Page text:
Now if you run the program, it will work fine. Notice that we took the absolute value of the difference? That way, we would get a positive result no matter which way the numbers are. If the difference of these two numbers is less than 0.00001, a really really really small number, then we will assume that they are the same. However, there is a minor flaw with this method. As we find the square roots of larger numbers, the tolerance become apparently much smaller, because the answers are bigger. For huge numbers, say 30 digit numbers, we may still get the computer to lock up. We could use a slightly bigger number on the right side of the less-than sign, but that would reduce the accuracy of the result for the smaller answers. So how do we fix that? We can make the tolerance change by not using an actual number, but instead by using a percentage of the original number. This will make the tolerance very tight for small numbers, and loosen it for huge numbers. To do that, we simply multiply our original number by a small constant. The corrected line will look like this:

```

IF ABS(NEWANS - OLDANS) < .00001 * NEWANS THEN GOTO FINISHED```

Now the answer will be within .001% of the original number. That's pretty accurate, isn't it? There is still a major problem with the program. Run it again, and try to find the square root of -16. Oh, look! Another coffee break! Why? Each time it finds a new answer, the sign changes! First positive, then negative, then positive again, and so on. It will never zero in on a number but jump around wildly as it tries to average a positive and negative number. If the two numbers are close, but one is positive and the other negative, it will average out to be close to zero. When you divide a number by another very small number, you get a very large answer, and then it will average the new large answer with the old small number. How do we stop this? We don't let the user enter a negative number. How? We showed you at the beginning of the chapter. See if you can figure it out first, but first notice that entering a zero will also give you a "Division by zero" error - we don't want that, either.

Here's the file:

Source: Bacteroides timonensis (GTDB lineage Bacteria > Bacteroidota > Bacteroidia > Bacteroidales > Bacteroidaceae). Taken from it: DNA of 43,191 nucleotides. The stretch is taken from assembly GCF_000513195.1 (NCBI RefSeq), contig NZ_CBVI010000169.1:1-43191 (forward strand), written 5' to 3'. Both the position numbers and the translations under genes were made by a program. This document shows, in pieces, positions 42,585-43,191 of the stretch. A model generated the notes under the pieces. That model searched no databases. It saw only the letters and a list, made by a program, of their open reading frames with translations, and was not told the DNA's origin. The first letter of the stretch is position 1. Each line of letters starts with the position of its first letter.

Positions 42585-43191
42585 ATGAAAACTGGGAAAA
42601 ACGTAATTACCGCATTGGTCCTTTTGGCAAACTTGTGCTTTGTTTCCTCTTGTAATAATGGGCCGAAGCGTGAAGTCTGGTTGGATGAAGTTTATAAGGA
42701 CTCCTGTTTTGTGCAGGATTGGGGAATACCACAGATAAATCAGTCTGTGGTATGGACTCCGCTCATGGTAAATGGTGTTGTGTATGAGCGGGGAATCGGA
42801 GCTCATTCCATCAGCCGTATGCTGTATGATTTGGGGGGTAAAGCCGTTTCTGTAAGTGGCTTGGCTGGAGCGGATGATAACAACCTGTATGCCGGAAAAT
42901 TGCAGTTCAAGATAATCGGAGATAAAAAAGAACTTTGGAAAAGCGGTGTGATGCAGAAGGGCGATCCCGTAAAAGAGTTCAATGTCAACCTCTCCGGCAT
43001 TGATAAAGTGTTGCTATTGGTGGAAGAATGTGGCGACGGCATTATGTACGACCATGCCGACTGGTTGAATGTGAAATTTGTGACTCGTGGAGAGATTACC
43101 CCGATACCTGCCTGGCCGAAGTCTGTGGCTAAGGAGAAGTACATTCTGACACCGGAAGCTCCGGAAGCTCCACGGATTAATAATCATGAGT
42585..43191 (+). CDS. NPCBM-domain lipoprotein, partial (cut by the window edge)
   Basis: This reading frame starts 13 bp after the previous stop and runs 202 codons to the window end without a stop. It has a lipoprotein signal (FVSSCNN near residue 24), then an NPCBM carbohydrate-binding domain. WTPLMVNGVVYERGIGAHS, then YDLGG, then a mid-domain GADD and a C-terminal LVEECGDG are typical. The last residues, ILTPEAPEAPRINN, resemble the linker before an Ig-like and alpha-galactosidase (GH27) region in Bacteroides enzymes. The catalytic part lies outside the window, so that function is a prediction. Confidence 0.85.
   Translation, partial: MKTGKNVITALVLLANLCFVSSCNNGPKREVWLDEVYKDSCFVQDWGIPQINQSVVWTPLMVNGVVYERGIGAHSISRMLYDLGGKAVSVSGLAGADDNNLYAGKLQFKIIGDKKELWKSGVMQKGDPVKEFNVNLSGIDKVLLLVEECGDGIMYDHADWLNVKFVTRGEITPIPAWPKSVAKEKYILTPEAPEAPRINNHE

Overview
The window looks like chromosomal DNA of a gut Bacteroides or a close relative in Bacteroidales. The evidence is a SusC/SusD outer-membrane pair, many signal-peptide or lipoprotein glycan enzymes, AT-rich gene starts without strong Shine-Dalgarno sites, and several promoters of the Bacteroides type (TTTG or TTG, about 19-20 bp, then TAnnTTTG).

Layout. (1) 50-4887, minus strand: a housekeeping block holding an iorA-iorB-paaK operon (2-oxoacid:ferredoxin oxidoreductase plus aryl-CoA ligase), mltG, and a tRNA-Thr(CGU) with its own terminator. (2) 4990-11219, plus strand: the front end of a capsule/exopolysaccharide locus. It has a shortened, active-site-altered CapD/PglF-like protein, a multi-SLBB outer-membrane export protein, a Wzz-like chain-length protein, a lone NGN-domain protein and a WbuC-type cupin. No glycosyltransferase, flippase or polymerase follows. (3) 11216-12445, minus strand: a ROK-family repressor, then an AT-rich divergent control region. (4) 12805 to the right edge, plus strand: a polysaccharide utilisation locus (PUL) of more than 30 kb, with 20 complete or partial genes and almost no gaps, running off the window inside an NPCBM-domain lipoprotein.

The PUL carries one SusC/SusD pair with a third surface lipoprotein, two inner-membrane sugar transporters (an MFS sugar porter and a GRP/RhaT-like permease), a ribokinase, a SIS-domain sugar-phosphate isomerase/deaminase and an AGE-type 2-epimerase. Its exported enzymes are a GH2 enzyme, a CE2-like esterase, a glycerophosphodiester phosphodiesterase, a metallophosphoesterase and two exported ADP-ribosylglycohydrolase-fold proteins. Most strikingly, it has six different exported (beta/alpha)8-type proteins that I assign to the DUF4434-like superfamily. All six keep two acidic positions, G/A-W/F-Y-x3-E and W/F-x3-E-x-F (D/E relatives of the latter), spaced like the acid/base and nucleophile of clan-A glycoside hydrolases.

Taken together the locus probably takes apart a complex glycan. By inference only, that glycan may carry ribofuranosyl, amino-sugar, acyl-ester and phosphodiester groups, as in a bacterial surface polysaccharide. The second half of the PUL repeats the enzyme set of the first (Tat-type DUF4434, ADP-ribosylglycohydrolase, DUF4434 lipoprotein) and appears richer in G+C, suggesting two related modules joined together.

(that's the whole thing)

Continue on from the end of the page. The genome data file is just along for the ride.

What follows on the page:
Here is the program segment you need to enter to do the job. Between the lines
INPUT NUM
LET OLDANS = NUM / 2

enter:

```

IF NUM > 0 THEN GOTO ENTEREDOK

BEEP

PRINT"Number must be greater that zero - Try again"

GOTO TOP

ENTEREDOK:```

```

TOP:```

Whoa! Look at the line that says "BEEP"! what does that do? What do you think it might do? Would you like to find out? Then type in BEEP in the immediate window and listen closely! To be completely technical, it produces an 800 Hz tone for 0.27 seconds. In real English, it makes the computer beep. I guess in this case you could call it an error alarm! It alerts the user that he has made an input error, and is accompanied by the "nice going, stoopid!" message. The user is then allowed to try again.

Just to make sure you have everything typed in correctly, here is the program in it's entirety:

```

TOP:

PRINT "Enter Number to Find Square Root";

INPUT NUM

IF NUM > 0 THEN GOTO ENTEREDOK

BEEP

PRINT "Number must be greater that zero - Try again"

GOTO TOP

ENTEREDOK:

LET OLDANS = NUM / 2

CALCANS:

LET NEWANS = NUM / OLDANS

LET OLDANS = (NEWANS + OLDANS) / 2

IF ABS(NEWANS - OLDANS) < .00001 THEN GOTO FINISHED

GOTO CALCANS

FINISHED:

PRINT "Square Root Of "; NUM; " Is"; NEWANS

END```

If you want to see the intermediate answers, add the program line that's in color:

```
TOP:

PRINT "Enter Number to Find Square Root";

INPUT NUM

IF NUM > 0 THEN GOTO ENTEREDOK

BEEP

PRINT "Number must be greater that zero - Try again"

GOTO TOP

ENTEREDOK:

LET OLDANS = NUM / 2

CALCANS:

LET NEWANS = NUM / OLDANS

LET OLDANS = (NEWANS + OLDANS) / 2

IF ABS(NEWANS - OLDANS) < .00001 THEN GOTO FINISHED

GOTO CALCANS

FINISHED:

PRINT "Square Root Of "; NUM; " Is"; NEWANS

END```

That's all for this time, but here are some programs for you to try your hand at:

INPUT a three digit number, and print it's reversal. In other words, given 275, print 572. You will need input range checking for this program to work. An original number ending with zero (420) can be printed out without leading zeros (24 is okay, since the computer won't print 024). If you would prefer, you may print it out as a three-digit number (024), but the PRINT command will automatically put spaces between each number (that's okay). HINT: Use division and either the INT(x) or FIX(x) functions.

INPUT a four digit number and print its reversal. In other words, given 9371, print 1739. Use the same hint as above.

Given a positive number less that 20,000, (Use INPUT and error checking) determine if it is a prime number. A prime number can be divided evenly only by 1 and itself. A word of caution here. On the lower speed computer, the larger numbers (over 10,000) can take over a minute to calculate.

Next chapter, we will learn about random number generation, and talk about a major problem: storing large amounts of data in variables. See you next time!!

Introduced In This Chapter:
Keyword: BEEP

Concepts: Input range checking, tolerance, audible signaling.